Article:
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To finish 2020 here’s a quick summary of good news, not-so-good news, the same old story and, to conclude, I offer a few things to think about as you contemplate 2021.

The good news

  • Australia is officially out of recession, with the economy expanding 3.3 per cent in the September quarter as restrictions eased and businesses reopened. The result follows a massive 7.0 per cent  contraction in June and represents our fastest quarterly expansion since the mid-1970s.
  • Full-time employment in November increased by 84,200 to 8,725,700 people, and part-time employment increased by 5,800 to 4,135,000 people. 
  • In seasonally adjusted terms, in November 2020, monthly hours worked in all jobs increased by 42.8 million hours (2.5%) to 1,752 million hours.
  • The unemployment rate decreased 0.2 pts to 6.8% (although it is 1.7 pts higher than a year ago) with the total number of (officially) unemployed people decreased by 17,300 to 942,100 (although increased by 240,700 over the year to November 2020).
  • Advertised job vacancies increased by 13.9 per cent in November. The average number of job ads per month had increased to 145,684 in November. That was 13.9 per cent more than October and just 4.7 per cent fewer than February, before the pandemic took hold.
  • The number of Australian businesses that have become insolvent has actually fallen in 2020. The data suggests that if 2020 had been similar to the previous two years, then an additional 800 businesses (on top of the existing 2,880) would likely have entered external administration by now, and a further 1,400 would do so before the end of the year.

Not-so-good news

  • But despite the return to growth, the economy is still 4.2% smaller today than where it was in December last year – and in per capita terms, that figure is closer to 5% (representing an income loss of $850 per person in the quarter).
  • In the seven months from May to November total employment has improved by 706,000 jobs however 74 per cent of these jobs (521,000) are part-time.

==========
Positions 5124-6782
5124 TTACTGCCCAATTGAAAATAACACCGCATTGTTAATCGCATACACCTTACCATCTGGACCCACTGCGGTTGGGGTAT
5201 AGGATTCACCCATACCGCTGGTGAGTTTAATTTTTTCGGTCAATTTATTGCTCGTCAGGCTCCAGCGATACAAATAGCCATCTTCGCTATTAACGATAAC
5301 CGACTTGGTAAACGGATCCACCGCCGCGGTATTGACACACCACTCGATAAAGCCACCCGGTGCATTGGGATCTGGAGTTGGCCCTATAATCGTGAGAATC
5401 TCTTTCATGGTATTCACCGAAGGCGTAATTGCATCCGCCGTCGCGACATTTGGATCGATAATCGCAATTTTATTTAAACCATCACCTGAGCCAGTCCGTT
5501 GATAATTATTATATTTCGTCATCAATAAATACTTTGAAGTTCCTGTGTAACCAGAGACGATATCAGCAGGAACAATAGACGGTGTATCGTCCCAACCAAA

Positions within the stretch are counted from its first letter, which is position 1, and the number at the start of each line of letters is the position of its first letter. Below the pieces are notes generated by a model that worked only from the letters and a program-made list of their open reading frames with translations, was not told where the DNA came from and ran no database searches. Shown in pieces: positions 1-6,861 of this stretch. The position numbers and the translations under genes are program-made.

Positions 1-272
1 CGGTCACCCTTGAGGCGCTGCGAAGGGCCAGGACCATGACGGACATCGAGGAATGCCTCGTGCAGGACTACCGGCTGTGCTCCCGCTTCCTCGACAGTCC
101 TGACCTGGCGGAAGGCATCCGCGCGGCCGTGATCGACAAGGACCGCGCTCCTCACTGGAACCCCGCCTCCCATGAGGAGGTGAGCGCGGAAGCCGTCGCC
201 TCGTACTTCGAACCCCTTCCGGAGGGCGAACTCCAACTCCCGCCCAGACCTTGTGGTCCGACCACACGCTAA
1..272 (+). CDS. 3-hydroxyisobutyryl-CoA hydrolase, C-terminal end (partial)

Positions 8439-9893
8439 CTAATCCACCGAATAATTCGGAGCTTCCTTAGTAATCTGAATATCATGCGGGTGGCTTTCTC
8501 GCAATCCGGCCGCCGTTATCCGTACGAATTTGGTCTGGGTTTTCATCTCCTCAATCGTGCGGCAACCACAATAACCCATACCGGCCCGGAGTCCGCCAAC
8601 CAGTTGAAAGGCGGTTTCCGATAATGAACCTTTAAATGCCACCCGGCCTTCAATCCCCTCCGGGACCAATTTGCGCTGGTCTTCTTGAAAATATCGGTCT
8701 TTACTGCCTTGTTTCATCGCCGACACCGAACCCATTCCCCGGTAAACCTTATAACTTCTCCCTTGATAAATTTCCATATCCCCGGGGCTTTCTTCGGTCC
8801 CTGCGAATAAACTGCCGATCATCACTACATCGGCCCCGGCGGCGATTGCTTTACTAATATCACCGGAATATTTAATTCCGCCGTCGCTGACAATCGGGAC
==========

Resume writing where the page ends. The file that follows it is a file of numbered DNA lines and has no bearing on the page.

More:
• IFM chief economist Alex Joiner saidit seems clear that “the vast majority of employment growth” over recent months has come from people returning to old jobs rather than businesses creating new ones.
  • ABS data shows there are plenty of employees who would like more work: Underemployment remained stubbornly high at 10.4 per cent in October.

The same old story

The sorry mess that is the performance of Ignite Limited (formerly Clarius, formerly Candle) continues under the failed leadership of Executive Chairman, Garry Sladden.

The 2020 Annual report contained its usual morass of:

  • inept financial results (“….a full-year loss from continuing operations after tax of $3,777,000…),
  • reheated initiatives (“…..the Group had already been focussed on reducing its fixed labour and property infrastructure costs while at the same time maintaining and growing revenue and improving consultant productivity..”),
  • new leadership appointments (“The first half saw the Specialist Recruitment division leadership refreshed in all key markets, with new external appointments in NSW and Victoria…”)
  • auditors’ warnings as to the dire state of the business (“… that a material uncertainty exists that may cast significant doubt as to the Group’s ability to continue as a going concern.”)
  • and a special brand of blind-faith optimism for the company’s future that for which not a shred of credible evidence exists (“….your Directors are confident about the prospects for the 2021 financial year given the significant work undertaken in the 2020 financial year.”)